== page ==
Scholars have investigated antecedents and consequences of the presence of women in these apical roles. On the one side they looked at hiring and career progression [e.g., 83 , 92 , 160 , 168 , 198 ], finding women typically disadvantaged with respect to their male counterparts. On the other side, they studied women’s leadership styles and influence on the firm’s decision-making [e.g., 152 , 154 , 155 , 199 ], with implications for performance [e.g., 18 , 19 , 96 ].

Human capital.

Human capital is a transverse topic that touches upon many different aspects of female gender equality. As such, it has the most associations with other topics, starting with education as mentioned above, with career-related topics such as role , decision-making , hiring , career progression , performance , compensation , leadership and organization . Another topic with which there is a close connection is behavior . In general, human capital is approached both from the education standpoint but also from the perspective of social capital.

The behavioral aspect in human capital comprises research related to gender differences for example in cultural and religious beliefs that influence women’s attitudes and perceptions towards STEM subjects [ 142 , 200 – 202 ], towards employment [ 203 ] or towards environmental issues [ 150 , 204 ]. These cultural differences also emerge in the context of globalization which may accelerate gender equality in the workforce [ 205 , 206 ]. Gender differences also appear in behaviors such as motivation [ 207 ], and in negotiation [ 190 ], and have repercussions on women’s decision-making related to their careers. The so-called gender equality paradox sees women in countries with lower gender equality more likely to pursue studies and careers in STEM fields, whereas the gap in STEM enrollment widens as countries achieve greater equality in society [ 171 ].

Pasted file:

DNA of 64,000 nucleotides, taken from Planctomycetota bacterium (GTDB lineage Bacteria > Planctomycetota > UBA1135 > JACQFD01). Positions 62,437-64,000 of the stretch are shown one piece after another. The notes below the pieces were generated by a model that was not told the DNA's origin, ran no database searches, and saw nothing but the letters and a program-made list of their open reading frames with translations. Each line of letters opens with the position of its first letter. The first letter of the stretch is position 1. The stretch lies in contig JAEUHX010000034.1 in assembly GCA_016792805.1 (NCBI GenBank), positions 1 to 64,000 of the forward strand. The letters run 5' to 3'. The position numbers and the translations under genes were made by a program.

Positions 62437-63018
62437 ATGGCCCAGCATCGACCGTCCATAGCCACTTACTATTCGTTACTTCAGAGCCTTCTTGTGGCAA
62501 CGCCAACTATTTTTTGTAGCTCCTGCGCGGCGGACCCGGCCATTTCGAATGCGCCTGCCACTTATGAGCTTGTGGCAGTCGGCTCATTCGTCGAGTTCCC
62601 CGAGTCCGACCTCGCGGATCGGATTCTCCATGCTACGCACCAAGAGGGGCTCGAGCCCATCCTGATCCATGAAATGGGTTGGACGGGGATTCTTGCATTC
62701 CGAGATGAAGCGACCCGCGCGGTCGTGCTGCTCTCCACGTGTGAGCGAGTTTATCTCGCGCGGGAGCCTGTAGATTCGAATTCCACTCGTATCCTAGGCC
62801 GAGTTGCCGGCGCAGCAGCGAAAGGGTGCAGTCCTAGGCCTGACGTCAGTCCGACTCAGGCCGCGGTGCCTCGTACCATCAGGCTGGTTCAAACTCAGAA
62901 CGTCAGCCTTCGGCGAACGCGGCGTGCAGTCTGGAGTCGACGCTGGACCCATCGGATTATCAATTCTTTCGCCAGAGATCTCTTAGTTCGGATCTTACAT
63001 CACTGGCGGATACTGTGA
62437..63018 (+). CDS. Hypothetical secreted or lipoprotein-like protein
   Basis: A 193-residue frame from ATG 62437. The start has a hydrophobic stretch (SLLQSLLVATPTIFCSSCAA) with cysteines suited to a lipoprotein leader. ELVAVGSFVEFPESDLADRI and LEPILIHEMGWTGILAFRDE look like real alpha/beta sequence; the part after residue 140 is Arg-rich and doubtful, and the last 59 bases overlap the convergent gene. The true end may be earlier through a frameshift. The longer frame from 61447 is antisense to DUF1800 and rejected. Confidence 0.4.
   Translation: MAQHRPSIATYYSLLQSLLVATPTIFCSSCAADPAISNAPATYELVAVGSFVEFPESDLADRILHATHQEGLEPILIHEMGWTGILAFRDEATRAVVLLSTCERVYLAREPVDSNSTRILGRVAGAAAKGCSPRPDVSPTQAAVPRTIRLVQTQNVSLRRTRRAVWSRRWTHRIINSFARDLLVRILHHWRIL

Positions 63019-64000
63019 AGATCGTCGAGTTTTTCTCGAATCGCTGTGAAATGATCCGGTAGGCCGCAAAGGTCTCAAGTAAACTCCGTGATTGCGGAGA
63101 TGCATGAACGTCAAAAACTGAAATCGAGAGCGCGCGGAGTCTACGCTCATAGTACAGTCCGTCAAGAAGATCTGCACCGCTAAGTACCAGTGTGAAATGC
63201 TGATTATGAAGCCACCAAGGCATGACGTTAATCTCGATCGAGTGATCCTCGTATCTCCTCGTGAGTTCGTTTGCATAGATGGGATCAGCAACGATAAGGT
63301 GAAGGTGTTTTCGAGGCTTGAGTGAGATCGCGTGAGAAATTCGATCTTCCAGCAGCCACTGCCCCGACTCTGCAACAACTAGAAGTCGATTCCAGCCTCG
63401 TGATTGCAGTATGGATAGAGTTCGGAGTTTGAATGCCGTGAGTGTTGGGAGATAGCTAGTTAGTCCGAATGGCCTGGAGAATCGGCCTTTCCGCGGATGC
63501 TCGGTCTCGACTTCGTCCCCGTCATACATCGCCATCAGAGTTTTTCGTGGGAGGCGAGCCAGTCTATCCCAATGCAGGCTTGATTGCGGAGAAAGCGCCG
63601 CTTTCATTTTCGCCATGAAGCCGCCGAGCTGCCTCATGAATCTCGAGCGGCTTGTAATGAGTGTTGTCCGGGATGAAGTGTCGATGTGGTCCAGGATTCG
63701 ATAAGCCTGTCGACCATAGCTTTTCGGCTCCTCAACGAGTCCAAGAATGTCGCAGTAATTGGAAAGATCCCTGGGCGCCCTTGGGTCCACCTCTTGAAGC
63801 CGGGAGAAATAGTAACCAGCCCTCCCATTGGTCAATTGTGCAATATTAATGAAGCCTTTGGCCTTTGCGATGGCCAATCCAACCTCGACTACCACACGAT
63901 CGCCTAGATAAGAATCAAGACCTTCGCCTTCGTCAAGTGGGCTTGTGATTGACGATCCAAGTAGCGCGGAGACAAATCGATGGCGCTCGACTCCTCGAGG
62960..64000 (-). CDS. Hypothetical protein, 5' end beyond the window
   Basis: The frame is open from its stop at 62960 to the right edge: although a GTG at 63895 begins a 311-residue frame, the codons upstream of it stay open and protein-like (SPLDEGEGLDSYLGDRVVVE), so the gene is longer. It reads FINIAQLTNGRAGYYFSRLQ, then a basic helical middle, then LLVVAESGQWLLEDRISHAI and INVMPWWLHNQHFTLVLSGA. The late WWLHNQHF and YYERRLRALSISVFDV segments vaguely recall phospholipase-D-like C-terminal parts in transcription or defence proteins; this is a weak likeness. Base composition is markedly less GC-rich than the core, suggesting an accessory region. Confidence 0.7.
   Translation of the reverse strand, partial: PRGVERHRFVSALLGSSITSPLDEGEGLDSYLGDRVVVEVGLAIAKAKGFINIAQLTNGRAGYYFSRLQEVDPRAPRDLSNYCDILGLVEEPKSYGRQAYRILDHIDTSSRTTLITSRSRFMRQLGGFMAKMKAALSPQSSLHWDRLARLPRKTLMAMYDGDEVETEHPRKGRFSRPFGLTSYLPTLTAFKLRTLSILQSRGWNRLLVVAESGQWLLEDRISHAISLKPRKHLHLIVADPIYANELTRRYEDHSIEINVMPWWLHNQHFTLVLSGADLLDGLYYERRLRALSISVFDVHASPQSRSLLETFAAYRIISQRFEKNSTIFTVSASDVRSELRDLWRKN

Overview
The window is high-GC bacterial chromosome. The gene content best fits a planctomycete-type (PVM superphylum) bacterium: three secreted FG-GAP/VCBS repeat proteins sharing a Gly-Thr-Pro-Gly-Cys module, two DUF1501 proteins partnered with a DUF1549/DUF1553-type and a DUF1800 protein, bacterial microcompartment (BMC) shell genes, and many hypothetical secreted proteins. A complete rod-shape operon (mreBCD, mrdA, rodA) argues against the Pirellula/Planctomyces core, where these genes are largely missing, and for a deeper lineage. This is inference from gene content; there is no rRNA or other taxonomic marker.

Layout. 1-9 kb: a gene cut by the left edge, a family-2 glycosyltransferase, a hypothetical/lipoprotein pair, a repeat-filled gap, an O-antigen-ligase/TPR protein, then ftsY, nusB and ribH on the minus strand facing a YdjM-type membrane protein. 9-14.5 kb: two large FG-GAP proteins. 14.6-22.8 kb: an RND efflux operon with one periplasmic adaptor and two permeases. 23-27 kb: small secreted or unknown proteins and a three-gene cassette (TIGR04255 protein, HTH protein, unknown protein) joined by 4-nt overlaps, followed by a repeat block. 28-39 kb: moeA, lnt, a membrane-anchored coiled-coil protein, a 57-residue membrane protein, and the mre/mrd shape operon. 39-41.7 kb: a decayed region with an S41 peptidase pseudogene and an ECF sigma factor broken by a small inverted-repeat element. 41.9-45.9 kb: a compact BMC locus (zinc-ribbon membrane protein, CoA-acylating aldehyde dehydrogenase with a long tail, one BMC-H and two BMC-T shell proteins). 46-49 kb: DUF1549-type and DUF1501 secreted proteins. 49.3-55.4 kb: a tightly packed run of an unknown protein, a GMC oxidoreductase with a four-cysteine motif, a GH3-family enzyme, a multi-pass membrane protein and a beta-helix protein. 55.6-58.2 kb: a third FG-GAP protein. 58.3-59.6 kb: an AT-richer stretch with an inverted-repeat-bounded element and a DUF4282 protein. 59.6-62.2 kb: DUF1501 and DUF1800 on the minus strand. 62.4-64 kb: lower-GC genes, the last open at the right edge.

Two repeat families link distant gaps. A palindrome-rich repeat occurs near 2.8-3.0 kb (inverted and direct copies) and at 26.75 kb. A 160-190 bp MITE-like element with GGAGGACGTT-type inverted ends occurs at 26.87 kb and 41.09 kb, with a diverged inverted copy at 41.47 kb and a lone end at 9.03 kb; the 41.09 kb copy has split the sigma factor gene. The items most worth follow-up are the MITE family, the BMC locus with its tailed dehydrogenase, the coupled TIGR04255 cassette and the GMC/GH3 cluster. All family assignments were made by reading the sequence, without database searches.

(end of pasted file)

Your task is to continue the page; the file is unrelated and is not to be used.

Career progression is modeled by literature as a choice-process where personal preferences, culture and decision-making affect the chosen path and the outcomes. Some literature highlights how women tend to self-select into different professions than men, often due to stereotypes rather than actual ability to perform in these professions [ 142 , 144 ]. These stereotypes also affect the perceptions of female performance or the amount of human capital required to equal male performance [ 110 , 193 , 208 ], particularly for mothers [ 81 ]. It is therefore often assumed that women are better suited to less visible and less leadership -oriented roles [ 209 ]. Women also express differing preferences towards work-family balance, which affect whether and how they pursue human capital gains [ 210 ], and ultimately their career progression and salary .

On the other hand, men are often unaware of gendered processes and behaviors that they carry forward in their interactions and decision-making [ 211 , 212 ]. Therefore, initiatives aimed at increasing managers’ human capital –by raising awareness of gender disparities in their organizations and engaging them in diversity promotion–are essential steps to counter gender bias and segregation [ 213 ].

Emerging topics: Leadership and entrepreneurship